Guido Rud, FilmSharks International

By Kay, Jeremy | Screen International, November 21, 2014 | Go to article overview

Guido Rud, FilmSharks International


Kay, Jeremy, Screen International


FilmSharks International's Guido Rud tells Jeremy Kay about building a slate ripe for sales and remakes.

Guido Rud's eclectic taste and focus on cherry-picking a handful of films each year has established him as a purveyor of distinctive features that stand the test of time. He calls them his cinematic pearls.

Rud, the amiable Argentinian who is the CEO and founder of Buenos Aires-based sales company FilmSharks, has a full slate of pearls heading into Ventana Sur (December 1-5).

FilmSharks will be touting the $3m Demian Bichir thriller Death Fearless, which four-time Emmy nominee Matias Gueilburt will shoot from August 2015 in Argentina, Mexico and the US.

The roster includes the comedy Papers In The Wind, based on a screenplay from The Secret In Their Eyes screenwriter Eduardo Sacheri. Rud just closed a pan-Latin American deal for the film with Disney.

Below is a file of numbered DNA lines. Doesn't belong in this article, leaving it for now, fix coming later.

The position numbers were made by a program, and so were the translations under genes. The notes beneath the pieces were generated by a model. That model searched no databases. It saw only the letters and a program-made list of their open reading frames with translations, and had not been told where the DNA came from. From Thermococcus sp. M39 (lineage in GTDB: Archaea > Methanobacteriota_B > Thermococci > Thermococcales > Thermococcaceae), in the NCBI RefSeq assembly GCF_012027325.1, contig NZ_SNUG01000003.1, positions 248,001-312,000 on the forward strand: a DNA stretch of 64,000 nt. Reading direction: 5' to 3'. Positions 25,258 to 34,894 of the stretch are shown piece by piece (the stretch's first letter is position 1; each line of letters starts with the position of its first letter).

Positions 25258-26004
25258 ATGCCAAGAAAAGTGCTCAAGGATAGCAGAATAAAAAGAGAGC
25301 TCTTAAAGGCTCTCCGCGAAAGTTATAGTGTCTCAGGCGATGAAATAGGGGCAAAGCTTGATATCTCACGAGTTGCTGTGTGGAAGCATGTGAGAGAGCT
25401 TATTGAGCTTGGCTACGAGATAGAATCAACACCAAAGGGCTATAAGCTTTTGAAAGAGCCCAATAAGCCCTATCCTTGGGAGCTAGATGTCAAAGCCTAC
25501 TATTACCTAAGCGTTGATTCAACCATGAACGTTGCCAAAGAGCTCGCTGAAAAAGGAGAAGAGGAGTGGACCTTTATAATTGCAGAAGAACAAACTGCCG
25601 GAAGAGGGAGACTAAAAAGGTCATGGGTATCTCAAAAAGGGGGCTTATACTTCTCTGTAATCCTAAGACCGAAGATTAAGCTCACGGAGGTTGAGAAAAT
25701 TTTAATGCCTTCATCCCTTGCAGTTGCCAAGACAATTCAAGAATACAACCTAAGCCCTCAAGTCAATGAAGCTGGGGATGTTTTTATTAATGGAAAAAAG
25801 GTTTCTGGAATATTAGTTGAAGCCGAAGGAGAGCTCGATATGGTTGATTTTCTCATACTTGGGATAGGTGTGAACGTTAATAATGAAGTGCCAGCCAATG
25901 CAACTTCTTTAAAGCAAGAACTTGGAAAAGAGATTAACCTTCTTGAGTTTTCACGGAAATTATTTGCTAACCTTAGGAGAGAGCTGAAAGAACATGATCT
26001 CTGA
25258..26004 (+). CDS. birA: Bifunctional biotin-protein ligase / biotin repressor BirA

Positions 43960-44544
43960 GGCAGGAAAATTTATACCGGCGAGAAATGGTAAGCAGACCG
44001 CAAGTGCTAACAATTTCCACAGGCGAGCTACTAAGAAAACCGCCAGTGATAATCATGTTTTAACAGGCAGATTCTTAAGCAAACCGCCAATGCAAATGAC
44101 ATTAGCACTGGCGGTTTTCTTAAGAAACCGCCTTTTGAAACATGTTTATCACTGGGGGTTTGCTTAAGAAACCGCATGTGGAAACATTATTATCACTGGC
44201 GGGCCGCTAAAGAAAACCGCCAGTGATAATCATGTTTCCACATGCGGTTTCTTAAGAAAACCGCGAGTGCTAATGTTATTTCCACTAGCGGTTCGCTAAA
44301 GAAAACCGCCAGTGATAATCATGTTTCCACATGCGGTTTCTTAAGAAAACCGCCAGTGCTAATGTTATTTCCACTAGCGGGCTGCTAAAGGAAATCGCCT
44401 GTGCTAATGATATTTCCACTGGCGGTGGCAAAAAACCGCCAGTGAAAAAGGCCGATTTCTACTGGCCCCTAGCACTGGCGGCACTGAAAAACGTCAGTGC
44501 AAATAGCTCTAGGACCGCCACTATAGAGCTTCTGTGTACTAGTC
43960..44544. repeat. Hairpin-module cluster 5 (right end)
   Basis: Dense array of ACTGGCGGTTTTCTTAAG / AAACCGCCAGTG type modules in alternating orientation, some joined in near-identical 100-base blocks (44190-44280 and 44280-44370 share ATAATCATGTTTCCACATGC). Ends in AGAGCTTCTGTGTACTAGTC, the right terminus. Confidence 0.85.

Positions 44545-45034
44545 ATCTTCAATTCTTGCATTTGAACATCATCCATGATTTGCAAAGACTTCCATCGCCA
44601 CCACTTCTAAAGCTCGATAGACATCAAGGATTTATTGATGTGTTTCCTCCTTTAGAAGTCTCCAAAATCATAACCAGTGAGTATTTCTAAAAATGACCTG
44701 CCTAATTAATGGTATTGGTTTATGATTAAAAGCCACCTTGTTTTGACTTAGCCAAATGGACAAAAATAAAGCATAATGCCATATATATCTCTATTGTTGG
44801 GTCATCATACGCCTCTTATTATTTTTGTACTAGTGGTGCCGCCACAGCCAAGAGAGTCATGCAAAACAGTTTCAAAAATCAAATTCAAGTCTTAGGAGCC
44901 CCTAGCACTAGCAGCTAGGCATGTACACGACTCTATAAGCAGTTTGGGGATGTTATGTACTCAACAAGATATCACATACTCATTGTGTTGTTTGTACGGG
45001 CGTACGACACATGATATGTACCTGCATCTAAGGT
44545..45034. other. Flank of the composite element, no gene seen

The studios are frequent partners on a slate that Rud started building back in 2000 after he returned from his travels and completed his business degree.

Rud inherited the love of travel and global culture from his father, Norberto 'Toto' Rud, who was a journalist and businessman. With the assistance of his parents, Rud set up FilmSharks with the goal of championing distinctive young voices from the region.

"I started phase one with the new wave of South American films. We had the Oscar submission that year, [Lucho Bender's] Felicidades. I sold the first Damian Szifron feature, The Bottom Of The Sea, and then I had [Celina Murga's] Ana And The Others."

The initial slate was a strong statement of intent. Szifron's latest film, Wild Tales (sold internationally by Film Factory) has become the biggest local hit of all time in Argentina and is the country's Academy Award submission.

It was not long before FilmSharks' focus broadened. Accordingly the core team has swelled to include interna-tional sales executives Florencia Gasparini Rey and Delia Huertas in Buenos Aires, Roxy Kohan in Los Angeles and Utako Niimi in Japan.

"We realised the only way to survive was to get bigger films that could perform theatrically in several territories," he says. "Now we're doing six to eight films a year. When we pick up a title, we need at least a sales forecast on 12-15 territories for theatrical releases. I don't want to sell loads of films; I want to keep it small so I can dedicate time to each film. …

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